Nashville’s Best Haunted Houses This Halloweekend
By Justin Stokes
It’s the last weekend of October, and because the month has zipped past for so many Nashvillians, we haven’t had time to take in the tenth month of the year properly. And as the month draws to a close, one has to ask themselves: “How many haunted houses did I get to really enjoy this year?”
It’s a solid question, and one that is greeted by no shortage of attractions. But, you only have this weekend, and you couldn’t possibly hit ‘em all, right? Between the cost and the time it would take, there’s simply no way.
We here at Forward Beat love a good scare. So here are three haunted attractions that should help you feel like you’ve celebrated Halloween properly, with links to each businesses website to help you find prices, location, hours, and other handy-dandy info. Of course, if we’re dead wrong, we invite you to let us know on the socials what we missed, and why you feel the attraction of your choice should be recommended.
If the drive out to the woods in Spring Hill doesn’t unnerve you, then you’re already dead.
Creepy Hollow Haunted Woods is bound to leave an impression on visitors willing to make the trek out of the way from civilization and into the woods where evils commence. The storytelling hayride is guaranteed fun for those who like a good yarn, but those wanting to hear the screams (instead of hearing about them) are urged to check out the actual haunt.
What I like about this haunt is it’s two-faced nature; it’s both indoor and outdoor, it proudly embraces an entire look at horror without cherry-picking things that are popular (even making otherwise “corny” elements work in terms of actually scaring people), and doesn’t use a template to carve out fright. Vancino is still the showman of years before, and Bloody Mary, the walkers on the trail, and the other creeps along the way should help kill more than just boredom.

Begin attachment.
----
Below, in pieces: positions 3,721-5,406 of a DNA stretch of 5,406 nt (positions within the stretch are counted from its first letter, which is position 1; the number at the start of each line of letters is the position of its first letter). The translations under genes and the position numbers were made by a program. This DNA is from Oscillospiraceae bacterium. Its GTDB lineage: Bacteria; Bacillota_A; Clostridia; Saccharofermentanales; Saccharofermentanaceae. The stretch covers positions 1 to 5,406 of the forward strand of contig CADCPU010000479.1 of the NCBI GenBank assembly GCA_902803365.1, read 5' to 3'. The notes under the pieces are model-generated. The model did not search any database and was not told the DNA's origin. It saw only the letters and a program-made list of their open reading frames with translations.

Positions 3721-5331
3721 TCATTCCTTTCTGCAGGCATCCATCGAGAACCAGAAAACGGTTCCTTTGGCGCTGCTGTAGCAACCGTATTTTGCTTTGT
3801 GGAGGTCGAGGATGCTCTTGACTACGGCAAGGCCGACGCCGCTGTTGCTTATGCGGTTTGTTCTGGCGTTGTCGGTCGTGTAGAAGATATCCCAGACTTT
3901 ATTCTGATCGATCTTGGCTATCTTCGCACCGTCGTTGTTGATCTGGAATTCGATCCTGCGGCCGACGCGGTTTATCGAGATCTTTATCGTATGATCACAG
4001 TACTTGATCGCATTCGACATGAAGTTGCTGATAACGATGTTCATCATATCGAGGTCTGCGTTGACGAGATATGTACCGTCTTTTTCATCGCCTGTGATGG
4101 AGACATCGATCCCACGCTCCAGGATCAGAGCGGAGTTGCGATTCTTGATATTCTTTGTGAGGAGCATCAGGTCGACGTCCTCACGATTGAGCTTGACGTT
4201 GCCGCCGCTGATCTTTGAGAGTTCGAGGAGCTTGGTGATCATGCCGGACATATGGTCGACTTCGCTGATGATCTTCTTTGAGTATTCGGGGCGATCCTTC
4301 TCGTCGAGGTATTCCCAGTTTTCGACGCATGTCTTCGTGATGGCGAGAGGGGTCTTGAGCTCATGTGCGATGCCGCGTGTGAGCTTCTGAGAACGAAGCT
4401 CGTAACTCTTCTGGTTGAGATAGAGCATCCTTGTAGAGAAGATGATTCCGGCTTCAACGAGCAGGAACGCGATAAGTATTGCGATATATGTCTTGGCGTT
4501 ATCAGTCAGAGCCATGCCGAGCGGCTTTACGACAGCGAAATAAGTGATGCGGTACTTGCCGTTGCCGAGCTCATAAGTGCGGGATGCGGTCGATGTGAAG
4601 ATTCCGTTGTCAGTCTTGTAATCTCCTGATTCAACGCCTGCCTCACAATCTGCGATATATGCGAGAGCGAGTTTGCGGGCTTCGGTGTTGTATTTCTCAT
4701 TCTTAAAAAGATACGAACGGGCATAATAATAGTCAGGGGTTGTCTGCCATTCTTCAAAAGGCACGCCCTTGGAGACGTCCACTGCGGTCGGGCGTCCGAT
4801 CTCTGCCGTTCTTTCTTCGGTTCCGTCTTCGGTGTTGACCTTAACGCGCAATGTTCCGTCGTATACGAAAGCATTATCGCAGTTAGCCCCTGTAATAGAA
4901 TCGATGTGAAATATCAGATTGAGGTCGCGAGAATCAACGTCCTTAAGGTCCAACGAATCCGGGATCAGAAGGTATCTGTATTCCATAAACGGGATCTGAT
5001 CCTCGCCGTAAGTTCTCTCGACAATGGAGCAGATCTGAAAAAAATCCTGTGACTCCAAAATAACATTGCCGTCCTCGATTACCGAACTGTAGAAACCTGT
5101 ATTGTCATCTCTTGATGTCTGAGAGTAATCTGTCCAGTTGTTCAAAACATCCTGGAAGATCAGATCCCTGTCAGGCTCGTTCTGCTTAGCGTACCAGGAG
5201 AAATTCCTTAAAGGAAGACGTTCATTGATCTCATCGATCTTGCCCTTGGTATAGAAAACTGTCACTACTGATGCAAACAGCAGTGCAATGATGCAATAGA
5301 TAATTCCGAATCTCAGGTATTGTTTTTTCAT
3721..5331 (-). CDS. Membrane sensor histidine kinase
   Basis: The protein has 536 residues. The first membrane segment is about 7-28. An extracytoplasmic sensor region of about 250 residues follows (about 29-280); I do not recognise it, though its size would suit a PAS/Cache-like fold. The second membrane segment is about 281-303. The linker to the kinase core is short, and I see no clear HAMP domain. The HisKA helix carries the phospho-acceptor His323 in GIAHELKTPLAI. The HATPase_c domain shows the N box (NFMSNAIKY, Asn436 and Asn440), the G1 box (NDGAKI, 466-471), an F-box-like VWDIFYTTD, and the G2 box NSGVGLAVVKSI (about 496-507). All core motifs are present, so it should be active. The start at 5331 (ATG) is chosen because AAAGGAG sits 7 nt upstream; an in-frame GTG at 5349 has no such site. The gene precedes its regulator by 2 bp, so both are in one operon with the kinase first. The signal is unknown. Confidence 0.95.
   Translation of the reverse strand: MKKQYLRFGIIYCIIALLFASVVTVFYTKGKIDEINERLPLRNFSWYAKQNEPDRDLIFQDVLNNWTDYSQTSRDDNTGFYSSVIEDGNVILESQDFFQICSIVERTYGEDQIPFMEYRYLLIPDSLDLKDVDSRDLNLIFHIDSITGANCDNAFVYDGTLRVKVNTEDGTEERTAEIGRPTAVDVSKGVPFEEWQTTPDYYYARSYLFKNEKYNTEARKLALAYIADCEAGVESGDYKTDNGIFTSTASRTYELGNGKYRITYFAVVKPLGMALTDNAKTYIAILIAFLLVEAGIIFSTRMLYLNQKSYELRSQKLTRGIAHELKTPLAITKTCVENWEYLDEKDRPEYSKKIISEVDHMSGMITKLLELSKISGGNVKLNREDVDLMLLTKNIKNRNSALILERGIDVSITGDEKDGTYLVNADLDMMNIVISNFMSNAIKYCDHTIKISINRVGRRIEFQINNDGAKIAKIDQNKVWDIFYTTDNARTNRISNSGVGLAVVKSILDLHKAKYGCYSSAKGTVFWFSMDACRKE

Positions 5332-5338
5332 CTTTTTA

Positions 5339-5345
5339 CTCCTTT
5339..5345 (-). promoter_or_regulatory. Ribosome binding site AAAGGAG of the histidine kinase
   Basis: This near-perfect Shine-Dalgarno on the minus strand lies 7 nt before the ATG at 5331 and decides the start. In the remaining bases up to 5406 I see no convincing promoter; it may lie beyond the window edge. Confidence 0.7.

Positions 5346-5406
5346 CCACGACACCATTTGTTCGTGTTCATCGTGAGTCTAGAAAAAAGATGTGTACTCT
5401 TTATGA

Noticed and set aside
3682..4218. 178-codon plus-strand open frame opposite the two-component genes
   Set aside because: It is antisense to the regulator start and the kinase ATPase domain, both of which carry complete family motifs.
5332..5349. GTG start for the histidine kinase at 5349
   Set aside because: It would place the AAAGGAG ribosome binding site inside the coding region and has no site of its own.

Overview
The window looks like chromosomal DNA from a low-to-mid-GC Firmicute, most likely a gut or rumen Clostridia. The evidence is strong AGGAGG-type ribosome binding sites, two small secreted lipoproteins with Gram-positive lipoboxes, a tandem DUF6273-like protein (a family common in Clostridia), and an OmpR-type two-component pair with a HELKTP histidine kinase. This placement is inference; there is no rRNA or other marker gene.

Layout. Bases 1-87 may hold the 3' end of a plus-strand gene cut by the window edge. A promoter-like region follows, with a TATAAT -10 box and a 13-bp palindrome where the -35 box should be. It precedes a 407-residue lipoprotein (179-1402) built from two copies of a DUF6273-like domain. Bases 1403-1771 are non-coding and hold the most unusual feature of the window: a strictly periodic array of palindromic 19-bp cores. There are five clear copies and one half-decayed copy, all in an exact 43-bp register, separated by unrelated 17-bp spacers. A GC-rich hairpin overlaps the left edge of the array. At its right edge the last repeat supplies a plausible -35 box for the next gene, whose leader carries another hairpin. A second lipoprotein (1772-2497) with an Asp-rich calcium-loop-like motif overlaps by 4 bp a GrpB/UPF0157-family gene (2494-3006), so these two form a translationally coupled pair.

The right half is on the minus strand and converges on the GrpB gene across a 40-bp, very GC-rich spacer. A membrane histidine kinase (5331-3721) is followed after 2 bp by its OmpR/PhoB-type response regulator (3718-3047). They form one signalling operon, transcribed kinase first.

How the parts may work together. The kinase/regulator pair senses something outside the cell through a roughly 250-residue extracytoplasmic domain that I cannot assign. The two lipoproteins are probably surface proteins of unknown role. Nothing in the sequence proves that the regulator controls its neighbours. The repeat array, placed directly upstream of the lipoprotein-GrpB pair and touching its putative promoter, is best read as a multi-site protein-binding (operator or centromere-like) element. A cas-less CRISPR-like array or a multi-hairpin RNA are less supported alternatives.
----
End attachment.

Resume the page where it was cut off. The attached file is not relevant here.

It’s like a timeless evil, locked away and waiting for you to explore it.
Like Frank Cotton, Slaughterhouse shed its old skin a long time ago to pursue new, twisted pleasures. And it’s the husband and wife team of Ben and Stacey Dixon – professional filmmakers themselves who’ve made a few of their own horror films – that have seen that translation to horror culture’s finest into their reigns of Nashville’s longest running haunted attraction since 1986 that is now a theater of blood that would make Vincent Price pleased, serving dinners and having special guests that include Grandpa from The Texas Chainsaw Massacre and the original Michael Myers from Halloween.
This is a really fun haunt that has gotten better each year and proved that hard work and attention to detail matter more than props. “Intentionally misleading” is a term that might describe the pauses before the shudders, as your party will get used to the silence when you should really be listening in the darkness.
It definitely has some of the best scares it’s seen in years, and those clowns in that maze mentioned something about being involved in this scare that’s taken that nation. Of course, if you make it through all that, you still have to confront Bubba.
Winner of the #1 spot on this year’s USA TODAY’S “10 Best Reader’s Choice Haunted Attractions of 2016” and competing against haunted houses from all over the country, Nashville Nightmare has been spooking the Middle Tennessee area for six years.
This time around, it’s got four healthy portions of horror ready to be taken in — or out of — eager patrons:
- Topping the bill is the annual scare-standard Night Terrors that takes you through such awful realms as the old subway station (with a never-before-seen evil waiting near the tracks), into an old mansion that hasn’t seen any living body in some time, and through a cultist’s den that makes you wonder just what they’re chanting about.
- Fairy Tale Hell, which actually does the concept of “twisted fairy tales” justice by providing a submerged experience into what would happen if a malicious mind further warped the already dark stories of characters like Peter Pumpkin Eater (had a wife, couldn’t keep her) and Little Red Riding Hood, whose garnet cloak may or may not be concealing something sinister.
- Return to Horror High shows what happens when those on campus are hellions in a more literal sense of the word, showing that the fear between the lockers comes from more than adolescent awkwardness, and how those walking the halls might make the cut for certain extra-curricular activities.
- Also new this year is Industrial Undead, a separate haunted attraction that takes an urbanized look at what might actually happen if a zombie apocalypse actually transpired, and how the “dude I got this” claims might be one’s last words before the horde gets them.
Good luck out there, folks, and happy Halloween!